It was interesting that she was the one he kept alive, at great cost to him.  I’m not sure what I was expecting in terms of why he was killing his brides, but it does make sense, and I liked it more than I thought it would.

I LOVED the narration!  Ariana Delawari is one of my favorite narrators, even though this is only the 2nd book I’ve listened to that she’s narrated.  I specifically switched over to the audio book because of her.  She really captured who Sharzhad is a a character, and I can’t imagine anyone else narrating this series.

4 stars.  I really liked The Wrath And The Dawn, and I really recommend the audio book.  I can’t wait to listen to the next book in the series.

Book Review: Rebel Of The Sands by Alwyn Hamilton

Rebel Of The Sands CoverBook Review: Rebel Of The Sands by Alwyn Hamilton

Published March 2016 by Viking Books For Young Readers|320 pages

Where I Got It: I borrowed the e-book from the library

Series: Rebel Of The Sands #1

Genre: YA

Blog Graphic-What It's About

She’s more gunpowder than girl—and the fate of the desert lies in her hands.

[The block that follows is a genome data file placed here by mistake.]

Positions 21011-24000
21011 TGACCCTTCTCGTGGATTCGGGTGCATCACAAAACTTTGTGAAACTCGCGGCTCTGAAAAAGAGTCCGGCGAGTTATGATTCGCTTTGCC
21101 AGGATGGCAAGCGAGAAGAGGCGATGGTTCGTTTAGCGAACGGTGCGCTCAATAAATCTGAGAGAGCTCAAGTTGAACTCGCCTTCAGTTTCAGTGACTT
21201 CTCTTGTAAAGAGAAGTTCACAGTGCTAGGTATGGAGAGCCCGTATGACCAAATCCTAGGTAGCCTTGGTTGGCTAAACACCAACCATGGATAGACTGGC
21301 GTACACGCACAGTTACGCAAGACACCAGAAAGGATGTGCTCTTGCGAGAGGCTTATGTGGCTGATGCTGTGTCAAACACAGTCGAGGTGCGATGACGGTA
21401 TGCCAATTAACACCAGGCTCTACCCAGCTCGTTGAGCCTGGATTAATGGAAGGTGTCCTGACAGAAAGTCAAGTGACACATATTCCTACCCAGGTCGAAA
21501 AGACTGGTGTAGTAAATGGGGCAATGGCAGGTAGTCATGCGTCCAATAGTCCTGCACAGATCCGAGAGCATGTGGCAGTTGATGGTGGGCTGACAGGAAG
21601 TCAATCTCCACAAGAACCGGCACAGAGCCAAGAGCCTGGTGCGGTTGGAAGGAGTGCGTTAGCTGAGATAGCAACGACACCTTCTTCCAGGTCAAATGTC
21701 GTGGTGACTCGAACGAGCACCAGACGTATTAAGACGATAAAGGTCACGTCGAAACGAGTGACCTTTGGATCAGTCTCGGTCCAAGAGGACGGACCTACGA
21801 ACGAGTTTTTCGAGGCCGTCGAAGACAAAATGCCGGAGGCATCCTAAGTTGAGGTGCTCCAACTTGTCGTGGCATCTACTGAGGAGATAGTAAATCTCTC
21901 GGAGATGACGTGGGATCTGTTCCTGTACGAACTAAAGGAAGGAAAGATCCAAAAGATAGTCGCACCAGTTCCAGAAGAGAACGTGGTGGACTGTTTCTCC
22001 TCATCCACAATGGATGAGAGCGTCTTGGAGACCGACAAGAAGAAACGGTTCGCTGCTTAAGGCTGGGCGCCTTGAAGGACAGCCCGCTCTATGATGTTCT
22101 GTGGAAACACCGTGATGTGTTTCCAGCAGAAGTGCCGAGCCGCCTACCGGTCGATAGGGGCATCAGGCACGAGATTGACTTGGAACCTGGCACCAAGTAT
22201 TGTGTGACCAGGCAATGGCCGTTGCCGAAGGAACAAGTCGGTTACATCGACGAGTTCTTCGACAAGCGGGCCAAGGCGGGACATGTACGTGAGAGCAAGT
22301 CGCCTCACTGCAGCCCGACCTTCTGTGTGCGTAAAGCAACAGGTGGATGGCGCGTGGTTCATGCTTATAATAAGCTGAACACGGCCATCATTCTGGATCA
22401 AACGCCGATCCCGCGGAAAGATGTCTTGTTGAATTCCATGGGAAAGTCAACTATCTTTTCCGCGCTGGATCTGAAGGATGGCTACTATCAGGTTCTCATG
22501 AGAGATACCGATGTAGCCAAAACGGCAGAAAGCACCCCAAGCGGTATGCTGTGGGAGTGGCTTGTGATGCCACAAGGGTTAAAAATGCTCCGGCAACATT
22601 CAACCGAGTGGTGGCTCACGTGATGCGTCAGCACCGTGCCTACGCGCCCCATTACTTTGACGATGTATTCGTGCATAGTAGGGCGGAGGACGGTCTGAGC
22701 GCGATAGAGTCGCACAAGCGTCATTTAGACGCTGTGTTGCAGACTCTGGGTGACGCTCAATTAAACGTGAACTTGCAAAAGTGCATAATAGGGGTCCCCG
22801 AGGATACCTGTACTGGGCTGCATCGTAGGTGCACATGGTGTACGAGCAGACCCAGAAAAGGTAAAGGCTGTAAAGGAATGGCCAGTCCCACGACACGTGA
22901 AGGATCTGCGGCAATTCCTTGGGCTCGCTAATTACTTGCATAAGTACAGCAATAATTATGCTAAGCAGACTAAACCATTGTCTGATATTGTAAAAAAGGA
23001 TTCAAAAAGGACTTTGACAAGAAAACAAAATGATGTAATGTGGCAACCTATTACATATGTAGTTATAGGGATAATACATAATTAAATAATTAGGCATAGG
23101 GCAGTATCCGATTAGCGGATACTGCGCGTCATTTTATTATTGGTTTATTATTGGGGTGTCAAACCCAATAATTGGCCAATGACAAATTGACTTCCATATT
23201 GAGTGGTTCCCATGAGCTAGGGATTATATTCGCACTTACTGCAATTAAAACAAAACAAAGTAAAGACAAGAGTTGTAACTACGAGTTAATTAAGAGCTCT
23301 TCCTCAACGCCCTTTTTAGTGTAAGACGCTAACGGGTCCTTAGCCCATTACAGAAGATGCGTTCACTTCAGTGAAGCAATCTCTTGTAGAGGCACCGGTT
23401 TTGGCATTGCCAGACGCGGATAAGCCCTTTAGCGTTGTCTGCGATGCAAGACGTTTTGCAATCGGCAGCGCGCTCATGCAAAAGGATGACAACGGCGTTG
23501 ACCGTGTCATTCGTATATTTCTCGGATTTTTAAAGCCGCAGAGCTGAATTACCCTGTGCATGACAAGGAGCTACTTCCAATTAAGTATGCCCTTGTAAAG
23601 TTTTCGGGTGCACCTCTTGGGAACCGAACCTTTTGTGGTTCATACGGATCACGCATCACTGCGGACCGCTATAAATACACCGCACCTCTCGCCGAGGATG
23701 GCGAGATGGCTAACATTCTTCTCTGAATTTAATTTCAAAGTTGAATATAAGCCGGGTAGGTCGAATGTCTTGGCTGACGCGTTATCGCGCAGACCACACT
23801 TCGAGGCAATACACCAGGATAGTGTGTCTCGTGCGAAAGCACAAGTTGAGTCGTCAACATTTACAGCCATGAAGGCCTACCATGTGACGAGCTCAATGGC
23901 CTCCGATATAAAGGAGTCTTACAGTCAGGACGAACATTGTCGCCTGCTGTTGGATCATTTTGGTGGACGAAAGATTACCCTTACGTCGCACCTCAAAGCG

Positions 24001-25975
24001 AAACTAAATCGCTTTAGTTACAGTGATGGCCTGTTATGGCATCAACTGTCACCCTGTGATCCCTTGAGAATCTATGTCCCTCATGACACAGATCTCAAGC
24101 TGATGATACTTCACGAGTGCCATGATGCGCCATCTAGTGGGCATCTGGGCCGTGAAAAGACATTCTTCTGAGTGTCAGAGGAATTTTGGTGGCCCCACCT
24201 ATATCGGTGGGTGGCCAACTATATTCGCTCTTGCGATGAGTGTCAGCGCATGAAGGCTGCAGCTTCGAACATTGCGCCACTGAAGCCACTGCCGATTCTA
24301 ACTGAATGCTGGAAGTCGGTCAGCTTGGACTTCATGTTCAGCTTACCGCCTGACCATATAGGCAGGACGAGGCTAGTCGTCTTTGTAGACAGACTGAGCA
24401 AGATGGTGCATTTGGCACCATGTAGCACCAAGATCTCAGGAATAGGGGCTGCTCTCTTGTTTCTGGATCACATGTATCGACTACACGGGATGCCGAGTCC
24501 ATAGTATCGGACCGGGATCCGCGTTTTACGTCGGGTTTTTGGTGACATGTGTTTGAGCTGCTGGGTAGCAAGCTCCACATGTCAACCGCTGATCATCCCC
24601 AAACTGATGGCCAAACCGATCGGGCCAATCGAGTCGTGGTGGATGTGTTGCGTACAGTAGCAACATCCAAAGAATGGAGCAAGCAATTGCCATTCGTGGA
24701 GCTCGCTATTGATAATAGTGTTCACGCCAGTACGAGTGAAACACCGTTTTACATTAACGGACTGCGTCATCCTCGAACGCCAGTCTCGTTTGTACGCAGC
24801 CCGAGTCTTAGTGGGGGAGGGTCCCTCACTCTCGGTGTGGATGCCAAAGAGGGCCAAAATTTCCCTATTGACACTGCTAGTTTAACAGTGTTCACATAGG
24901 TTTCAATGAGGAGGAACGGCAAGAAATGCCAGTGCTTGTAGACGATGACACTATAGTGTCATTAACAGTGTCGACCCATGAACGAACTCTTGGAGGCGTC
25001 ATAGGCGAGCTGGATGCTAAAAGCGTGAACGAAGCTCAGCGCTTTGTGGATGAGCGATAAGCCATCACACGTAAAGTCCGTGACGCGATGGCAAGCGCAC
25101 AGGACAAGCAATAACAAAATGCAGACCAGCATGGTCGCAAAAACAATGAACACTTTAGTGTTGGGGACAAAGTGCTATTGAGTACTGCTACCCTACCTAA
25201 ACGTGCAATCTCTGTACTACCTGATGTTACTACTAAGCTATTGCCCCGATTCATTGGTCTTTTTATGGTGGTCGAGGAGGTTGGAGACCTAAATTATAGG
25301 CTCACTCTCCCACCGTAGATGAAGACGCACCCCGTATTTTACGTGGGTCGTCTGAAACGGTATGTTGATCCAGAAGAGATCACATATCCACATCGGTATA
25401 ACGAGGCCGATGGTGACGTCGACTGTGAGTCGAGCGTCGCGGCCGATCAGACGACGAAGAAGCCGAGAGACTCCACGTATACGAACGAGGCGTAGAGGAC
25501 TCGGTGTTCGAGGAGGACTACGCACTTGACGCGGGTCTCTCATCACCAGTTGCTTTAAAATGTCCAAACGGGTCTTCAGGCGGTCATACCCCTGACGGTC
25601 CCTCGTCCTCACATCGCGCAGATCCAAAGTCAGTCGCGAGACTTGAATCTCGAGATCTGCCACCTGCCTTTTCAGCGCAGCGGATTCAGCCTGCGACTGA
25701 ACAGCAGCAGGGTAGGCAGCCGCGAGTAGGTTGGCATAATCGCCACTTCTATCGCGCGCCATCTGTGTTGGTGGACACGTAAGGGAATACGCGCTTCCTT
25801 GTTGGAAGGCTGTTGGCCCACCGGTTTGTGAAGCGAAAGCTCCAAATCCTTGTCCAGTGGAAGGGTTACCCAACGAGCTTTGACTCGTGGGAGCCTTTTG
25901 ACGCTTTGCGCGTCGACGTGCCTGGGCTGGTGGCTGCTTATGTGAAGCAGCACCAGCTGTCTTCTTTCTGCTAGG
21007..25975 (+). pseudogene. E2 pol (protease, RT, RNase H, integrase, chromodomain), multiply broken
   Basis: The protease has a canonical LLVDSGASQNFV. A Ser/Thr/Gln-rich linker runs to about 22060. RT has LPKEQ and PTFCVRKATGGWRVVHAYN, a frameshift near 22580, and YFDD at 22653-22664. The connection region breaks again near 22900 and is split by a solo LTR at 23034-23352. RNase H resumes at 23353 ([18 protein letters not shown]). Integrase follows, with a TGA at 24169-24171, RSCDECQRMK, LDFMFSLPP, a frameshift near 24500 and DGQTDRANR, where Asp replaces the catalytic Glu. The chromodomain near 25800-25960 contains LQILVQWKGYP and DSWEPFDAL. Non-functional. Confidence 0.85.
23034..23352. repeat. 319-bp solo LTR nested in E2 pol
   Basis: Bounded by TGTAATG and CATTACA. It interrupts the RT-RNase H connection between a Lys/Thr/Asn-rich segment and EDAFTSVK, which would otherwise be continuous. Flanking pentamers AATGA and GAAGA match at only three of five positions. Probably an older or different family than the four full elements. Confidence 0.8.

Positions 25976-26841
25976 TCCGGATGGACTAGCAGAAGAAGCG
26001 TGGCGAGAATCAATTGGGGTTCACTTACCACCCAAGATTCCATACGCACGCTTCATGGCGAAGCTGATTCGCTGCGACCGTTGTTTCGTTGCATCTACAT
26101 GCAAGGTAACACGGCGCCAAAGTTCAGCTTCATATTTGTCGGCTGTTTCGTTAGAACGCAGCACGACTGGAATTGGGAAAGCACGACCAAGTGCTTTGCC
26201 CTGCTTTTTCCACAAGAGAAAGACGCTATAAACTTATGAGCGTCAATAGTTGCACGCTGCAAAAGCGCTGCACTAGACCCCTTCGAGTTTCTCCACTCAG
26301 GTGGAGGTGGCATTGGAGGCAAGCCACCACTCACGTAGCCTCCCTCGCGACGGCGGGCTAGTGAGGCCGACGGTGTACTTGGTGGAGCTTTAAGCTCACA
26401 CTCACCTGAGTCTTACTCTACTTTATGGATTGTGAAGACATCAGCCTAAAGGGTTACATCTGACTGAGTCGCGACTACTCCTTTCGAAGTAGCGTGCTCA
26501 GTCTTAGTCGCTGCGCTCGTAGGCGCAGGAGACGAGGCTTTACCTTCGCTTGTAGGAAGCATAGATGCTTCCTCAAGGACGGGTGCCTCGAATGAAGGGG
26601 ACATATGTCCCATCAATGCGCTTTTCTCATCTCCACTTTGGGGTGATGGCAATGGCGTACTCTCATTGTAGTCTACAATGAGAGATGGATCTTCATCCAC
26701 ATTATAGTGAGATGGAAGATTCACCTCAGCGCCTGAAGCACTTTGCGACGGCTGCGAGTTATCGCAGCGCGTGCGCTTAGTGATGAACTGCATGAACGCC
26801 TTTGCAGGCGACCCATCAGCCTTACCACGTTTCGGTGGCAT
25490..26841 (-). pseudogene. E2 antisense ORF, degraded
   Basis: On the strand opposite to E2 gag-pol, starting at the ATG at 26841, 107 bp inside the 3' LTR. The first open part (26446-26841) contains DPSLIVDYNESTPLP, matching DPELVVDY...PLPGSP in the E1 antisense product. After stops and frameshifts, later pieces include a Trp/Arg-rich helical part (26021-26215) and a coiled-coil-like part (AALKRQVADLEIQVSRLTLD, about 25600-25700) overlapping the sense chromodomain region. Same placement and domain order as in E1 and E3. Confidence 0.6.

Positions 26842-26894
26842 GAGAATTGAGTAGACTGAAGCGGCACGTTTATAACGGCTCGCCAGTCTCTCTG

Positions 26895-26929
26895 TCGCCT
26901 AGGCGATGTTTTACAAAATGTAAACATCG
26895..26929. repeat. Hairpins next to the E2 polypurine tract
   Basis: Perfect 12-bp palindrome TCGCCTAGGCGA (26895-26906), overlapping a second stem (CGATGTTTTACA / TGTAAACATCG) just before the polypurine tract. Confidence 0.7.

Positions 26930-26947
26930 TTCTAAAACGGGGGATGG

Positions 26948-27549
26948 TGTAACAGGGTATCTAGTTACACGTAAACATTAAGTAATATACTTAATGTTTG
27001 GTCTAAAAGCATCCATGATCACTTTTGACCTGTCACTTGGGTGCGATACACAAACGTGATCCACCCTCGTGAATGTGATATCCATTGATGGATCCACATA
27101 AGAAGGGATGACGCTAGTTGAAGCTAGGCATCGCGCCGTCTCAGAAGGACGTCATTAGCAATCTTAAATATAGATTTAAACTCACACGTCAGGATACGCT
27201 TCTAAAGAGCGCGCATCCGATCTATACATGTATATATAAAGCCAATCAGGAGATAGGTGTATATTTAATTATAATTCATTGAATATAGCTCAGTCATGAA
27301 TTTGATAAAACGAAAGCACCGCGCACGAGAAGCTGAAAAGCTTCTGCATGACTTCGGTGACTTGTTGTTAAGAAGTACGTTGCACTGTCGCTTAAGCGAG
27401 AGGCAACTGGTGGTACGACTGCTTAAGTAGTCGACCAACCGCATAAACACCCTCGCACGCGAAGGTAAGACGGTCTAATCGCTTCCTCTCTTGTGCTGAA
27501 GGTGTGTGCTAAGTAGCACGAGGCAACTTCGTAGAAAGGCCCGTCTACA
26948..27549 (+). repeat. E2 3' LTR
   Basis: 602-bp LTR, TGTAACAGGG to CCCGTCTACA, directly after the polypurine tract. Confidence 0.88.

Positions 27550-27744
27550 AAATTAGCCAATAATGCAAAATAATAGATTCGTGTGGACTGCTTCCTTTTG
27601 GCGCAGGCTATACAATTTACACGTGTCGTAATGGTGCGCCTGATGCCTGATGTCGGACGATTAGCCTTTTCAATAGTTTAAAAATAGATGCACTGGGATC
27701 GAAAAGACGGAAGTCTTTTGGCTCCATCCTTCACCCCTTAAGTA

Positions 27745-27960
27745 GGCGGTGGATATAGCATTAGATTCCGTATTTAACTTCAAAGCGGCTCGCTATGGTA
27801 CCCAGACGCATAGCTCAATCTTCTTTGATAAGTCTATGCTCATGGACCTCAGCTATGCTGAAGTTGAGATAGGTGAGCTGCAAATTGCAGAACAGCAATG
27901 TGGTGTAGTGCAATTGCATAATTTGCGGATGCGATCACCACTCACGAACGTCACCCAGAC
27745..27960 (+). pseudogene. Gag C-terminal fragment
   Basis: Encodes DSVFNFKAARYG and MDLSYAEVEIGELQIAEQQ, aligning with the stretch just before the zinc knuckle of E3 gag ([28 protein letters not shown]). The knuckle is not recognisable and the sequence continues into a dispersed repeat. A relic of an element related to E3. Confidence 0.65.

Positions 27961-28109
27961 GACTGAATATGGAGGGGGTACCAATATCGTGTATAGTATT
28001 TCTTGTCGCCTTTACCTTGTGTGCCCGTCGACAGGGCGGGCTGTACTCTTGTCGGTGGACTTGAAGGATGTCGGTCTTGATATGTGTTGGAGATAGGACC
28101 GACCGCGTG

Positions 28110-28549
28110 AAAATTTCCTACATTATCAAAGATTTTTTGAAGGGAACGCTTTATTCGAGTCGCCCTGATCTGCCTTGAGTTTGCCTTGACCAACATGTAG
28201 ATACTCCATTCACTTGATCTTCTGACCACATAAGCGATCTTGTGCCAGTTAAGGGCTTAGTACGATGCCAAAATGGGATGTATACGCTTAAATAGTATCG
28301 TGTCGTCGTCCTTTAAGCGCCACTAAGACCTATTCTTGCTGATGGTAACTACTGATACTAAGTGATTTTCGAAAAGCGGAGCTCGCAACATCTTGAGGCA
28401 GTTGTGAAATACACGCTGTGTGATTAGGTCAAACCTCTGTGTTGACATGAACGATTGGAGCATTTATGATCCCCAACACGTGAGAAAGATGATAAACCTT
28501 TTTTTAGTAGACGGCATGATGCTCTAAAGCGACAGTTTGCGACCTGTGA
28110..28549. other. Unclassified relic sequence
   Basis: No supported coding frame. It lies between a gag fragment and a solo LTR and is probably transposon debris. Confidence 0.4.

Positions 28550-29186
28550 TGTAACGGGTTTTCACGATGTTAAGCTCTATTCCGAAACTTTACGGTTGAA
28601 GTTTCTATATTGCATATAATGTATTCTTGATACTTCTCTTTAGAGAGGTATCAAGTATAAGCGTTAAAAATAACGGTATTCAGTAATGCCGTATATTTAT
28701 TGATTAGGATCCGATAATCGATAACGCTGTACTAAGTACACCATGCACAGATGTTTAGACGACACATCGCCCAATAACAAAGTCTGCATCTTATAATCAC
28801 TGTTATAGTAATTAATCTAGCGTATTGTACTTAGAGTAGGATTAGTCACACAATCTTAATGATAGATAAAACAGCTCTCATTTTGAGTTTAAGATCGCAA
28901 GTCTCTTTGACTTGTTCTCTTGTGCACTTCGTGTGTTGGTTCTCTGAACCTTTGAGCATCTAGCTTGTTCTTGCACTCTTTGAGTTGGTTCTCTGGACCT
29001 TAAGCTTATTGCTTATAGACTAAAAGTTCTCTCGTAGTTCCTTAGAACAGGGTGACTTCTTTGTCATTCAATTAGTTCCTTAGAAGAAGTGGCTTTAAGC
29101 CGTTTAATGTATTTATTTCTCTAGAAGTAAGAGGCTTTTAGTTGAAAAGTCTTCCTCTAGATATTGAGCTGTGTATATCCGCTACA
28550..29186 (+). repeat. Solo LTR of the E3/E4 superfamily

Mortals rule the desert nation of Miraji, but mystical beasts still roam the wild and barren wastes, and rumor has it that somewhere, djinni still practice their magic. But there’s nothing mystical or magical about Dustwalk, the dead-end town that Amani can’t wait to escape from.

Destined to wind up “wed or dead,” Amani’s counting on her sharpshooting skills to get her out of Dustwalk. When she meets Jin, a mysterious and devastatingly handsome foreigner, in a shooting contest, she figures he’s the perfect escape route. But in all her years spent dreaming of leaving home, she never imagined she’d gallop away on a mythical horse, fleeing the murderous Sultan’s army, with a fugitive who’s wanted for treason. And she’d never have predicted she’d fall in love with him…or that he’d help her unlock the powerful truth of who she really is.

Blog Graphic- What I Thought

I liked Rebel Of The Sands!  Not as much as I thought, but I still liked it.